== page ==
Note that the table above, which tries to correlate anogenital distance with various parameters of male fertility, does not have one single statistically significant data point. If you read enough papers about chemicals and human health in environmental journals the use of poor data to draw a conclusion is quite common.


"associated with decreases in birth weight"

The press release quoted above refers to the publication of an AAP policy statement entitled "Food Additives and Child Health," which appeared in the July 2018 edition of the journal Pediatrics. It was written by three members of AAP's Council On Environmental Health, and if they are trying to convince the world that chemicals like PFOA are decreasing birth weight, they are relying on some rather shaky evidence. For example, the graph below becomes awfully hard to explain:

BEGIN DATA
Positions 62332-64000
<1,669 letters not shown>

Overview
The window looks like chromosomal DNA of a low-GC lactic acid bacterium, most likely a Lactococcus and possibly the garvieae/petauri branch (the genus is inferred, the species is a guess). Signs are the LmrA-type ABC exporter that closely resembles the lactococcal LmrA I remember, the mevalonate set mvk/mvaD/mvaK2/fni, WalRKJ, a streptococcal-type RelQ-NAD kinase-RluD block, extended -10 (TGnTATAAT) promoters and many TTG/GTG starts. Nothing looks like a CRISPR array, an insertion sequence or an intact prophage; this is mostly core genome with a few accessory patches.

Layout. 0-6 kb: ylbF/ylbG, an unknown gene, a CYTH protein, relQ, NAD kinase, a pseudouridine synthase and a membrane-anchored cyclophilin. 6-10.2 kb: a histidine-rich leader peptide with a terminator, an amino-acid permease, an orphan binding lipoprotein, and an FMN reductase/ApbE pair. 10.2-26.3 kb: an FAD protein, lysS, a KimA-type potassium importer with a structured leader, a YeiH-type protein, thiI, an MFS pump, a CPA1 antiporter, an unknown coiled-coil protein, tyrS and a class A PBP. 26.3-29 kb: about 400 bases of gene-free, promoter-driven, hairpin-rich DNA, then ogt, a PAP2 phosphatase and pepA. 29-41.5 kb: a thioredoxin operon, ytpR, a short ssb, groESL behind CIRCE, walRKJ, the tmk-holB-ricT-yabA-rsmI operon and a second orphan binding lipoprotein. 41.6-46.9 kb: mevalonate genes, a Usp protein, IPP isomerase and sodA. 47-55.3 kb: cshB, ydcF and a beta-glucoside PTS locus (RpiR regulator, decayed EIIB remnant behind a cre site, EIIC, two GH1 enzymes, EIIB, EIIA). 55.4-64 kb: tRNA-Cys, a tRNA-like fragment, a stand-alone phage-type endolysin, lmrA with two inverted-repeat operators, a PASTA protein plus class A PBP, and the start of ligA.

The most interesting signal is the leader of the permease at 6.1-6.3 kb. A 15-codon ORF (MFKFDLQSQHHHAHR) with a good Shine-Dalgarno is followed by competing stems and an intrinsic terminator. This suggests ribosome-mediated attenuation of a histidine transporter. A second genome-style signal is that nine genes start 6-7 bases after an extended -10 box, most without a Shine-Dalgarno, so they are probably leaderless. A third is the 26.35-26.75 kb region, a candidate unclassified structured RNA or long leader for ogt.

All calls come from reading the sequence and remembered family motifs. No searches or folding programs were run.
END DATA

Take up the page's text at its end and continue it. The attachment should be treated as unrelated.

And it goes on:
Figure 2 shows that birth weight and birth length have increased almost linearly over the 80 year period studied.

Birth weights have been consistently rising since PFOA was introduced. Source: William Johnson, Ph. D. et al., "Eighty-year trends in infant weight and length growth: the Fels Longitudinal Study" J Pediatr. 2012 May; 160(5): 762–768. 

And so does this:

If these graphs don't sufficiently dispose of the PFOA/birth weight scare, the weakness of the only reference in the policy statement relating to birth rate should. It is a meta-analysis in the journal Environmental Health Prospectives. ACSH advisor Stan Young, an expert biostatistician, had this to say: